Abnormal body composition in patients with adrenal adenomas

in European Journal of Endocrinology
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  • 1 Division of Endocrinology, Diabetes, Metabolism, and Nutrition, Mayo Clinic, Rochester, Minnesota, USA
  • | 2 Division of Endocrinology, Diabetes, Metabolism, and Nutrition, Mayo Clinic Health System, La Crosse, Wisconsin, USA
  • | 3 Division of Endocrinology, Diabetes, Bone and Mineral Disorders, Henry Ford Health System, Detroit, Michigan, USA
  • | 4 Division of Clinical Trials and Biostatistics, Department of Quantitative Health Sciences, Mayo Clinic, Rochester, Minnesota, USA
  • | 5 Division of Endocrine and Metabolic Surgery, Mayo Clinic, Rochester, Minnesota, USA
  • | 6 Division of Radiology, Mayo Clinic, Rochester, Minnesota, USA

Correspondence should be addressed to I Bancos Email bancos.irina@mayo.edu
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Objective

Increased visceral fat and sarcopenia are cardiovascular risk factors that may explain increased cardiovascular morbidity and frailty in patients with adrenal adenomas. Our objective was to compare body composition measurement of patients with adrenal adenomas to referent subjects without adrenal disease.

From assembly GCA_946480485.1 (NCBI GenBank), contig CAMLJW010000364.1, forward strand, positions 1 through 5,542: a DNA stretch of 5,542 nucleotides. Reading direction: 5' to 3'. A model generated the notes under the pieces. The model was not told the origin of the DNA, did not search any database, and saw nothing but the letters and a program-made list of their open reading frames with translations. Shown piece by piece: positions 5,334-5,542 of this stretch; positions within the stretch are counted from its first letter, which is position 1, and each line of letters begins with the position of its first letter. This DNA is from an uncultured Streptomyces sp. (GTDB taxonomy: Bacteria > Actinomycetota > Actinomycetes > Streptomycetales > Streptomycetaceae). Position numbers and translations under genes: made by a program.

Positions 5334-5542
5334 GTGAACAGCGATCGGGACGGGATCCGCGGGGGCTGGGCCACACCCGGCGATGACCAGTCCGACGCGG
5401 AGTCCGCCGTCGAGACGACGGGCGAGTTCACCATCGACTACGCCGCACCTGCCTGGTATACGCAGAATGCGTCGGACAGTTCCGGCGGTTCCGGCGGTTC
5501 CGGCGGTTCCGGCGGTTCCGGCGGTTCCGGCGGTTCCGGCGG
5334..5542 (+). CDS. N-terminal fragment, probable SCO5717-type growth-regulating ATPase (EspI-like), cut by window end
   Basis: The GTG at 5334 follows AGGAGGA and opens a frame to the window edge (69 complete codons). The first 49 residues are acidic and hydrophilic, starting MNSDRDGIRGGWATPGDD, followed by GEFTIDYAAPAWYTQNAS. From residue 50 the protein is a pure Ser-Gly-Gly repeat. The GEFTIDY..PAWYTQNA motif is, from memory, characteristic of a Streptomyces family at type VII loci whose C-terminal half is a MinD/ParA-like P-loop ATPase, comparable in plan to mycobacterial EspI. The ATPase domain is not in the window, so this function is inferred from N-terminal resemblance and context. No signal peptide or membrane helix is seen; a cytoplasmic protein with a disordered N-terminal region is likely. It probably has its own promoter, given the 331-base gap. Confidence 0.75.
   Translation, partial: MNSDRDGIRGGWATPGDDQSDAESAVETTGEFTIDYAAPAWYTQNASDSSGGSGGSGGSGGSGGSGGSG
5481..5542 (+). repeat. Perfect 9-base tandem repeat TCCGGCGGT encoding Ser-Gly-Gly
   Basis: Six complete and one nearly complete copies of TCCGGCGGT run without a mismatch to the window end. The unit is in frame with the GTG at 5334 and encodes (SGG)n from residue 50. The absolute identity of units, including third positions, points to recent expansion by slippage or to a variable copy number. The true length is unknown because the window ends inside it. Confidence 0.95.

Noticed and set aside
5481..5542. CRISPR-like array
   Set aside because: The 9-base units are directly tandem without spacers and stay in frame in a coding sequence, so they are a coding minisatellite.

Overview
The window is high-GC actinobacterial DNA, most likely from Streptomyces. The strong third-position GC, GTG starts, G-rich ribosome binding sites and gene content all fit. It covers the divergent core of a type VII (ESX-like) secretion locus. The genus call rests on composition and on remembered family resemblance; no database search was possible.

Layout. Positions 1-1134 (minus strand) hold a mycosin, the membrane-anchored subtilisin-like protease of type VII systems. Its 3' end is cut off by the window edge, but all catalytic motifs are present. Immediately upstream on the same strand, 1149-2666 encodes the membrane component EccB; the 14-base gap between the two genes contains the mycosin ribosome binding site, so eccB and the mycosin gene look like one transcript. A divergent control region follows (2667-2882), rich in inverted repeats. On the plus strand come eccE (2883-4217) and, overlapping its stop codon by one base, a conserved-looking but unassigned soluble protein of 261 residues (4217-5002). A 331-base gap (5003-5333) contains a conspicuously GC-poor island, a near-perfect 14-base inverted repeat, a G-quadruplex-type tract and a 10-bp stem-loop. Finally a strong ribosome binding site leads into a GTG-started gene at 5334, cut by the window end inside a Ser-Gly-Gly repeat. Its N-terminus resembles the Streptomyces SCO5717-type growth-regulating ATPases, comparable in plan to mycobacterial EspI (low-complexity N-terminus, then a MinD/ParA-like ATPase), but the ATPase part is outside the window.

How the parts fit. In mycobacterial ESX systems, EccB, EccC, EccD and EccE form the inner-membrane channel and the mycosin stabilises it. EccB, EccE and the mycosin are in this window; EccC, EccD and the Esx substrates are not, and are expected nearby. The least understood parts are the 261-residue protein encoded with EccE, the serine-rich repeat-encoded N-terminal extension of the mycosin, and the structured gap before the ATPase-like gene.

Design

Cross-sectional study, 2014–2018.

Methods

Participants were adults with nonfunctioning adrenal tumor (NFAT), mild autonomous cortisol secretion (MACS), and Cushing syndrome (CS) and age, sex, and BMI 1:1 matched referent subjects without adrenal disorders. Main outcome measures were body composition measurements calculated from abdominal CT imaging. Intra-abdominal adipose tissue and muscle mass measurements were performed at the third lumbar spine level.

Results

Of 227 patients with adrenal adenomas, 20 were diagnosed with CS, 76 with MACS, and 131 with NFAT. Median age was 56 years (range: 18–89), and 67% were women. When compared to referent subjects, patients with CS, MACS, and NFAT demonstrated a higher visceral fat (odds ratio (OR): 2.2 (95% CI: 0.9–6.5), 2.0 (1.3–3.2), and 1.8 (1.2–2.7) and a lower skeletal muscle area (OR: 0.01 (95% CI: 0–0.09), 0.31 (0.18–0.49), and 0.3 (1.2–2.7)) respectively. For every 1 µg/dL cortisol increase after overnight dexamethasone, visceral fat/muscle area ratio increased by 2.3 (P = 0.02) and mean total skeletal muscle area decreased by 2.2 cm2 (P = 0.03).

Conclusion

Patients with adrenal adenomas demonstrate a lower muscle mass and a higher proportion of visceral fat when compared to referent subjects, including patients with NFAT. Even a subtle abnormality in cortisol secretion may impact health of patients with adenomas.

 

     European Society of Endocrinology

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